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Impact of Lingual Endurance Exercise on Rehabilitation of Swallowing Impairments after Ischemic Stroke (K01)
Now Enrolling

Funded by the National Institutes of Health (NIH). The primary aim of this study is to examine the effects of lingual endurance exercise vs sham exercise in participants experiencing post-stroke dysphagia. This study also seeks to better understand lingual exercise training on neuroplasticity. We are currently looking for participants who have difficulty swallowing that are 3-6 months post ischemic stroke. Participants must also be at least 18 years of age and have no history of other neurological conditions. Contact us at 513-479-6439 if you are interested in participating!


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Effects of Lingual Endurance Exercise on Rehabilitation of Swallowing Impairment after Ischemic Stroke (Pilot Study)
Study Complete

Funded by the UC CoM Pilot Award and through NIH Shirley Ryan Ability Lab C-STAR Award. The purpose of this study is to determine the impact of lingual endurance exercises on lingual function and the efficacy of lingual endurance training on improving critical aspects of oropharyngeal swallowing in individuals with chronic dysphagia post stroke. 


05 —


Study Complete

The primary aim of this international, multi-site 3-arm pragmatic randomized clinical trial is to compare the effectiveness of PRO-ACTIVE (high and low intensity) versus RE-ACTIVE swallowing therapy among 952 patients with HNC planning to undergo RT, using duration of feeding tube dependence after RT as the primary outcome. Our secondary aim proposes to compare the relative benefit or harm of these swallowing interventions on secondary outcomes considered relevant to our stakeholder partners.


07 —

Lingual Rehabilitation Framework.

Contact Us to Learn More!

In partnership with our OSU Collaborator, Veena Kallambetu, we are developing a framework of lingual rehabilitation exercises, including Epic templates and dosing guidelines for clinical implementation. Informed by the literature, and decades of combined clinical practice of our team, this framework can serve as a current guide to available approaches to lingual rehab as a part of dysphagia rehab practice. 


09 —

DIGEST Stroke Validation Study. 

Contact Us to Learn More! 

In conjunction with our collaborators at MD Anderson Cancer Center, Drs. Kate Hutcheson and Carly Barbon, and Dr. Bonnie Martin-Harris at the Swallowing Cross Systems Collaborative at NU, we are working to validate use of the Dynamic Imaging Grade of Swallowing Toxicity (DIGEST) scale for use in post-stroke populations. The DIGEST scale provides safety and efficiency grades for consequences of swallowing impairment and was originally validated for use in patients who have been treated for head and neck cancers. 


02 —

Meal Consumption Impact on Isotonic Lingual Endurance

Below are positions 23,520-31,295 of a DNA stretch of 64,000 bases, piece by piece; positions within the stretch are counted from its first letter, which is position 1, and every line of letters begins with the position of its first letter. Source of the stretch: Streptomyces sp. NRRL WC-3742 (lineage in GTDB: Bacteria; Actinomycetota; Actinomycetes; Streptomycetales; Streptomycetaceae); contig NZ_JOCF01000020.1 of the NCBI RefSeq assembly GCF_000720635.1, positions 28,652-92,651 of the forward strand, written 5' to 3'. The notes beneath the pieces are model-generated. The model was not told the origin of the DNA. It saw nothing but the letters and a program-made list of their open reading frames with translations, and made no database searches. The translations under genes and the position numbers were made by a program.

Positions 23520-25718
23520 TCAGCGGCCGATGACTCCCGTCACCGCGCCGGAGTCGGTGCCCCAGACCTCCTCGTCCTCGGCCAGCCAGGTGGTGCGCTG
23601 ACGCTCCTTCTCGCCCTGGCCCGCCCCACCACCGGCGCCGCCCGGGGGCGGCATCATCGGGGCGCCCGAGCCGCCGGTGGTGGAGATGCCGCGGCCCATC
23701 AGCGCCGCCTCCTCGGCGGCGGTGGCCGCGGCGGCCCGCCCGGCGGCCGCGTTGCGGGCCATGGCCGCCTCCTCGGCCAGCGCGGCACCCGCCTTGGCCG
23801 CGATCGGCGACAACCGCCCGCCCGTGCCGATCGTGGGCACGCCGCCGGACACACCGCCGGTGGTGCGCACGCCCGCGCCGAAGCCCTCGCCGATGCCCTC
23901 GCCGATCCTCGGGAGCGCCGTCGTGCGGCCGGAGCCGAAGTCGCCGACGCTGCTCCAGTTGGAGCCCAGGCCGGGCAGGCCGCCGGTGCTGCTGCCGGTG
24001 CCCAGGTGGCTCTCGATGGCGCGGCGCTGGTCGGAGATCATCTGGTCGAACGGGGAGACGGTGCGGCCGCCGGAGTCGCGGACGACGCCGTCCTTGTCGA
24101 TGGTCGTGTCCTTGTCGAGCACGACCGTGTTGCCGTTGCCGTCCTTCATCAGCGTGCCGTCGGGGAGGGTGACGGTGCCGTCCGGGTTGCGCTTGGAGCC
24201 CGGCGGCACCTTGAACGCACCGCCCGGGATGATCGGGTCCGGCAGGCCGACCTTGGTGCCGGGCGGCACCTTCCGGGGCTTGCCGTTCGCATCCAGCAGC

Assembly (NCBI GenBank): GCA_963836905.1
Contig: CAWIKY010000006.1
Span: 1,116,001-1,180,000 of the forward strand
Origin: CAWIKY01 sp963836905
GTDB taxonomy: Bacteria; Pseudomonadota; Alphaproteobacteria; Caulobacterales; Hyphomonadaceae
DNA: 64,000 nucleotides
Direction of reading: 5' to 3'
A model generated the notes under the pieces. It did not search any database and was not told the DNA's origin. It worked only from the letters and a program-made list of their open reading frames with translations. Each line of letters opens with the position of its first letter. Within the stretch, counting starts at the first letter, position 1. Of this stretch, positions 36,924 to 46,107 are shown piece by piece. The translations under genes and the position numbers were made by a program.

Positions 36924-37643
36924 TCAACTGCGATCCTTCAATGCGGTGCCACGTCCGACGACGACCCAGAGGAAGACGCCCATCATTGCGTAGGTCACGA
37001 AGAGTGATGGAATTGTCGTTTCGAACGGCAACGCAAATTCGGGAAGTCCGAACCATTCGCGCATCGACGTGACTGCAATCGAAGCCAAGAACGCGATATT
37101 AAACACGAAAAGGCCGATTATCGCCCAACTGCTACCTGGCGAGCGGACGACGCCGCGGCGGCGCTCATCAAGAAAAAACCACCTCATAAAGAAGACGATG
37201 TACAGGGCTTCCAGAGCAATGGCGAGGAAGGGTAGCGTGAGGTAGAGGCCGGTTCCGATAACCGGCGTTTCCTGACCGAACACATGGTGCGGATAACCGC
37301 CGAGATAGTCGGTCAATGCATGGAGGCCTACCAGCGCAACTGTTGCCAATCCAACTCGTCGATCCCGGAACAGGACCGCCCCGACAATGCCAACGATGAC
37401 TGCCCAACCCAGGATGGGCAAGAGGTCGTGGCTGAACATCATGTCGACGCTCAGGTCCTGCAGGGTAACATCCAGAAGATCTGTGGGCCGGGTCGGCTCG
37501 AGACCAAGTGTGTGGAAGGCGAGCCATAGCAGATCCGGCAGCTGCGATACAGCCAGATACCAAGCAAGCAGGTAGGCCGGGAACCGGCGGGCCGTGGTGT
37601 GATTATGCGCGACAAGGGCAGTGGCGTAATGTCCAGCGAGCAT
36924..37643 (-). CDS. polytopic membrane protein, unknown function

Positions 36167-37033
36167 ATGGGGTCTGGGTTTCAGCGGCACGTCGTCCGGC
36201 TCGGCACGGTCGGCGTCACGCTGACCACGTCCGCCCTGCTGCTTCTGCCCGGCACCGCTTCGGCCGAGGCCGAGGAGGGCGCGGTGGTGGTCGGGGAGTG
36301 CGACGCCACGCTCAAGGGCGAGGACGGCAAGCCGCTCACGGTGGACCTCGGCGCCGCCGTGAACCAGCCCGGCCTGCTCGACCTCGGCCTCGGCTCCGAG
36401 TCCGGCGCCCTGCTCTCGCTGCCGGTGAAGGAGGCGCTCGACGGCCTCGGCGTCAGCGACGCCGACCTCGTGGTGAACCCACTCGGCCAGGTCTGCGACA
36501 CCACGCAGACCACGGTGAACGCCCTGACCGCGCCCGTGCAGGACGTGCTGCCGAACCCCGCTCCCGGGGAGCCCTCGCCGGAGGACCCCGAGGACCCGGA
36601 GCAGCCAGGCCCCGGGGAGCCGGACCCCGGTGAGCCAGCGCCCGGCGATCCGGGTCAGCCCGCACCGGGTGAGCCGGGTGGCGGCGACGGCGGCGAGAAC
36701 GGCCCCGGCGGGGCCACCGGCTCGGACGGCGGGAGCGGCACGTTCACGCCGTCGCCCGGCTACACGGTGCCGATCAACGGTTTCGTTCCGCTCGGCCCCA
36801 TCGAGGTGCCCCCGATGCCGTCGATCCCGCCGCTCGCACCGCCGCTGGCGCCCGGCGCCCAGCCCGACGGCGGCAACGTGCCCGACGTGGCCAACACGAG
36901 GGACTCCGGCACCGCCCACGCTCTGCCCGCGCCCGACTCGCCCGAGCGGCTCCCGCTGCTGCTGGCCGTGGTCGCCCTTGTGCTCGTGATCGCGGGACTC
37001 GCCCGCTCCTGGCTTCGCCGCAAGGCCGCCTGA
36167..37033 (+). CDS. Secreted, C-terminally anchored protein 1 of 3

Study Complete

In collaboration with Moravian University and the University of Neveda Reno, this study has been designed to evaluate lingual endurance before and after mealtime in healthy participants. By comparing results of young adults (18-35) and results in older individuals (65+), we also examine the difference in fatigue in relation to age. Participants will complete lingual tasks that measure isotonic endurance throughout a standardized meal. Contact us if you are interested in participating!


04 —

Ultrasound and Swallowing 

Pending NIH Grant Review 

This study aims to provide essential, fundamental evidence validating ultrasound measurements for characterization of swallowing movements, forming the foundation for future improvements in dysphagia treatment. Older individuals are at increased risk for swallowing impairments (dysphagia), and in many remote care settings (e.g. nursing homes, home health) their treating clinicians do not have access to fluoroscopic imaging equipment for diagnosis, monitoring, and treatment of swallowing disorders. Ultrasound imaging is a promising option that would allow providers and patients to see swallowing movements in real time. This study seeks to establish validity and reliability of ultrasound as a method to objectively characterize swallowing outside the fluoroscopy suite. Funding for this study has been provided by UC College of Medicine Pilot Award Program (PI Howell). Further investigation pending NIH review. 


06 —

Greater Cincinnati Northern Kentucky Stroke Study Epidemiological Investigation of Dysphagia after Stroke. Prior investigations of dysphagia after ischemic or hemorrhagic infarcts have focused primarily on characterizing specific impairments in swallow physiology based on lesion location and extent of white matter disease (WMD). However, factors that increase risk of dysphagia after stroke are poorly understood. This investigation examines factors related to risk of dysphagia after stroke using data from a large population-based study: the Greater Cincinnati Northern Kentucky Stroke Study (GCNKSS). 


08 —


Study Complete

Currently taking data measurements of tongue strength and skill to compare two different devices which are currently used in Speech-Language Pathology for the treatment of dysphagia, the Tongeuometer and IOPI. This study also investigates the relationship between lingual function and swallowing deficits in post-stroke dysphagia. Funding provided by the American Speech-Language Hearing Association Foundation.  

Interested in more information on how to participate? View more information here or reach out to us below.

We will respond within 2 business days. Thank you for your interest!

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